• “In that moment I realise how much cities are not just geographical locations but psychic spaces of existential melancholy and desire. That we are always listening to the city inside us: L […]

  • Having read this section of Graceland by Chris Abani, I was drawn to the passage at the beginning of Chapter 15 and chose to do a close reading on the subject matter. The mention of Freedom Square instantly evoked […]

    • I liked your blog ost, you definitely gave a lot of outside information and connected it to “Graceland” very well. I noticed that a lot was directed to the western culture and how Lagos, Nigeria was trying to become a city like the ones in western cultures. One thing that comes to my mind is when Elvis had a conversation on the bus with the random man and he was talking about how chaotic Lagos is and how theres so many humans dying by getting hit by buses and cars. He was also saying how nobody cared to even move the dead bodies off the roads. He was very mad about this and he wished that this can sto. For some reason this came to mind because if this were more organized like how they are in western cultures, for examle, they wouldnt have these sorts of roblems.
      I feel like the movement in Lagos will have a significant imact because i believe by trying something, they can make Lagos city more attractable and a better lace for everyone to be able to live and have a better lifestyle.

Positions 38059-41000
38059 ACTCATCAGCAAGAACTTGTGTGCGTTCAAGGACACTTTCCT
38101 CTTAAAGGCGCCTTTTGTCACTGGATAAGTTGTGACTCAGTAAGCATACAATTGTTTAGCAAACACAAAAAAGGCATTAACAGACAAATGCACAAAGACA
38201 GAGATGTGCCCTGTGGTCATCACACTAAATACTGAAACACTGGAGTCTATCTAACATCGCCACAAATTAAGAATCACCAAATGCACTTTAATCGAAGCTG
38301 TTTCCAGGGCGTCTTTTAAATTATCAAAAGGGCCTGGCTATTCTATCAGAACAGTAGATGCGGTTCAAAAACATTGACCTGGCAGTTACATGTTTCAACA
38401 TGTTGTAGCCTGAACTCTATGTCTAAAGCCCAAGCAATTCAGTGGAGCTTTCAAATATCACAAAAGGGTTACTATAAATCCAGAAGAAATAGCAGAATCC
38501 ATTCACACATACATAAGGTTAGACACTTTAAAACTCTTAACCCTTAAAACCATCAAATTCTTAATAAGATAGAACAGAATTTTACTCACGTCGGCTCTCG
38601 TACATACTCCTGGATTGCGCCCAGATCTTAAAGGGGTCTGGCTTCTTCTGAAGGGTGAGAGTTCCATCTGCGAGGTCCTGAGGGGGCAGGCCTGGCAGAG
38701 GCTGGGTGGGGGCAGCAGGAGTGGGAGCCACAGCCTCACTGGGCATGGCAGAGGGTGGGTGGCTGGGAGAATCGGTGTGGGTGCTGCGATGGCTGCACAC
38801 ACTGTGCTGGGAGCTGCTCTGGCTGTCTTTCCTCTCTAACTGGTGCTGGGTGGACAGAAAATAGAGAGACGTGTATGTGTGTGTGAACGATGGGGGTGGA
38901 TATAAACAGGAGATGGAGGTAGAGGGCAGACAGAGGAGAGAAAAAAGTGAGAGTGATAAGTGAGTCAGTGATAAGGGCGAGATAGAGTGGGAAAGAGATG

I agree with you in your comarison with the arts of dissent. “Through art and literature, individuals have responded to their historical moment and have paved the path for revolution through both artistic and literary movements.” I believe this is very relevant to what we have discussing and learning throughout this semester and i also think that this is very relevant in many situations throughout the book.

  • Having read “No Rest for the Weary”, by Ben Brantley, a review of the 2014 production of Lorraine Hansberry’s 1959 play, “A Raisin in the Sun”, I have gained insight on the ideas and ideals depicted within th […]

    • This was a good display of how the play’s directions can be interpreted differently among differing versions. I was particularly interested in your retelling of the difference with this version of Walter Lee. It made me want to look up the version of the play this review is on (if I could find it online) and see for myself how this version of Walter is different. It brings up questions such as “How would this character be viewed by an audience?” and “Would this make him a more likeable character (considering I don’t particularly like him throughout the play)?”.
      I also found it good that you were able to take one of our discussions from class and apply it to this review of the play. “Hansberry’s set description leaves it open to the directors interpretation.” And it does. It would have been interesting if, for a class, we could have compared different sets from different versions of the play perhaps. Just to see how it’s interpreted differently and what stays the same.

    • Hi Brittany, I found your blog very interesting and insightful. I also chose a more recent production of the play, though ten years previous to your own and outside of the Broadway sphere. I agree that the more recent productions do hint at somewhat of a softening of Walter’s character. I agree that though there have been adjustments to characters, and seemingly most often Walter specifically, these adjustments don’t necessarily deminish the character but add new layers to the portrayal for modern auidences. I think these more recent productions are really interesting in that they prove what we’ve been saying in class all along, that the ideas, struggles, and themes within the play are still relevent even with the separation of more than 50 years.